Belden – Belden Completes Acquisition of Precision Optical Technologies, Inc.


ST. LOUIS–(BUSINESS WIRE)– Belden Inc. (NYSE: BDC) today announced it has completed the acquisition of Precision Optical Technologies, Inc. (“Precision Optical Technologies”).


“We are excited to welcome the Precision Optical Technologies team to the Belden family,” said Dr. Chand. “Precision Optical Technologies’ strong position in the optical transceiver market will benefit Belden as we look to grow our solutions offerings in the Enterprise Solutions segment and broadband markets. As networks are upgraded, and bandwidth demands increase, Precision Optical Technologies’ products will be critical components as fiber deployments accelerate. Further, combined with Belden fiber and network products, our solutions teams will now have enhanced passive optical network (or ‘PON’) components and will sit deeper in the fiber network allowing for additional use cases and opportunities with MSOs, telcos, data centers, and enterprise customers. We look forward to working with our new team members to grow our solutions capabilities.”


Closing of the Precision Optical Technologies acquisition has no impact on previously issued second quarter 2024 guidance.



EMR Analysis

More information on Belden: See the full profile on EMR Executive services

More information on Dr. Ashish Chand (President and Chief Executive Officer, Belden): See the full profile on EMR Executive services

More information on Jeremy Parks (Senior Vice President – Finance and Chief Financial Officer, Belden): See the full profile on EMR Executive Services 

More information on Jay Wirts (Executive Vice President, Enterprise Solutions, Belden): See the full profile on EMR Executive Services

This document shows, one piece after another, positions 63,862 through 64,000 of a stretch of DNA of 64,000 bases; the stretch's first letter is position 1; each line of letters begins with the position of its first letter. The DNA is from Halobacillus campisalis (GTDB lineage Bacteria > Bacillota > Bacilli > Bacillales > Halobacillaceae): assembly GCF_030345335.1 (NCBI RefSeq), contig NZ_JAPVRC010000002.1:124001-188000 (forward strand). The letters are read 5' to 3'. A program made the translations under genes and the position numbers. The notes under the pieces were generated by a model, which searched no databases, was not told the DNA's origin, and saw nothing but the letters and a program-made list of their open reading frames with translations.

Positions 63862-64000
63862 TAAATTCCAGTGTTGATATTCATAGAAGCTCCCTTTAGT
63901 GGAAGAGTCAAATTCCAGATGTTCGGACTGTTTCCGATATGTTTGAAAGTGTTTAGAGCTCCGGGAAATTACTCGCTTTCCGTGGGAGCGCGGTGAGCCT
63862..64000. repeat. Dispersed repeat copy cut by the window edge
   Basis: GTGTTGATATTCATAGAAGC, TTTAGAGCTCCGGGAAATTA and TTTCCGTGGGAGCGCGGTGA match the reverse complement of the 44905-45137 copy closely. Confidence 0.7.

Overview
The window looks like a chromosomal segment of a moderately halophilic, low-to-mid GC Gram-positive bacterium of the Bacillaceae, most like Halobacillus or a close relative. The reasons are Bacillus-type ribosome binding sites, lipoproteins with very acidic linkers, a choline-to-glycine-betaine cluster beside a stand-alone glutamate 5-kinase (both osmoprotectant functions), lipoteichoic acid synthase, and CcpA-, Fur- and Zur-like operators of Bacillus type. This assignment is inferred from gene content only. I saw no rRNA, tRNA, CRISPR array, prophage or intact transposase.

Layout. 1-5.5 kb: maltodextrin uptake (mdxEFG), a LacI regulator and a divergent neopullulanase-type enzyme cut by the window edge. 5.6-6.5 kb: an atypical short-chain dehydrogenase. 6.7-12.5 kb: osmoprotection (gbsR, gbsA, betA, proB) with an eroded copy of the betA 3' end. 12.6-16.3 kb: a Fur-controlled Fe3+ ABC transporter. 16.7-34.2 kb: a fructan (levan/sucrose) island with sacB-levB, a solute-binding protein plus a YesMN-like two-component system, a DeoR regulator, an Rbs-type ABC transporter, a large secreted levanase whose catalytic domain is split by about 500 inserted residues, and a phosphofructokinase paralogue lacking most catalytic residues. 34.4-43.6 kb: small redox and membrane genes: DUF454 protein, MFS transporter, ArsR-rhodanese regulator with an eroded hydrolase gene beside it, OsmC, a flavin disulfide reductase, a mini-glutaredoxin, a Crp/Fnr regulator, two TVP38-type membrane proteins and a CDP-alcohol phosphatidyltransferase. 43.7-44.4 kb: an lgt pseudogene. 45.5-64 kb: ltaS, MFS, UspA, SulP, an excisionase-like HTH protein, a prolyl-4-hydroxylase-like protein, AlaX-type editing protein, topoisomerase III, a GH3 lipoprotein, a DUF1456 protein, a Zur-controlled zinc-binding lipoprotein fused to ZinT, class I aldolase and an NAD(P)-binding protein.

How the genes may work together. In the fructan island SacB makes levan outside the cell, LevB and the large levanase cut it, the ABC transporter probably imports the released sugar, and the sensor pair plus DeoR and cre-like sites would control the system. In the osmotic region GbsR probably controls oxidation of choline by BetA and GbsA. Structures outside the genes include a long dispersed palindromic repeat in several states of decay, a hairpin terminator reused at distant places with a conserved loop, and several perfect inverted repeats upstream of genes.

More information on Precision Optical Technologies, Inc. by Belden: + Precision Optical Technologies is a system engineering and integration company focused on optical transceivers and related active/passive optical components. For over a decade, we have helped build networks around the globe by providing high quality, custom-engineered optical solutions.

We know the pain points, we speak the language, and we understand the value of a reliable system. By applying first-hand knowledge and critical expertise to each and every custom solution, our System Engineers take a true hands-on approach to replicating networks, identifying challenges, resolving issues, maintaining reliability, and providing the highest level of service.

At Precision OT, we are recognized globally as a premier supplier of optical transceivers and related active/passive optical networking equipment. Through product quality, technical support, responsiveness, and long-term benefits to our customers, we have gained respect, trust and loyalty in the industry.

Within the different network applications, Precision OT has developed specific solutions for each network service including FTTx, PON, DAAS, Mobile backhaul and Data center.

Each customer network architecture has specific requirements and needs. We customize and advise our customers on the best products to fit their use case. Our focus is not only on transceivers, but also the network architecture system as a whole including Host Platforms, Physical connections (via Fiber Jumpers and Fiber panels), Chassis enclosures, MUX/DEMUX, and troubleshooting tools like fiber and connector cleaners and remote troubleshooting tools, like our TN100 box.

More information on David Halladay (President and Chief Executive Officer, Precision Optical Technologies, Belden): See the full profile on EMR Executive Services 






EMR Additional Notes: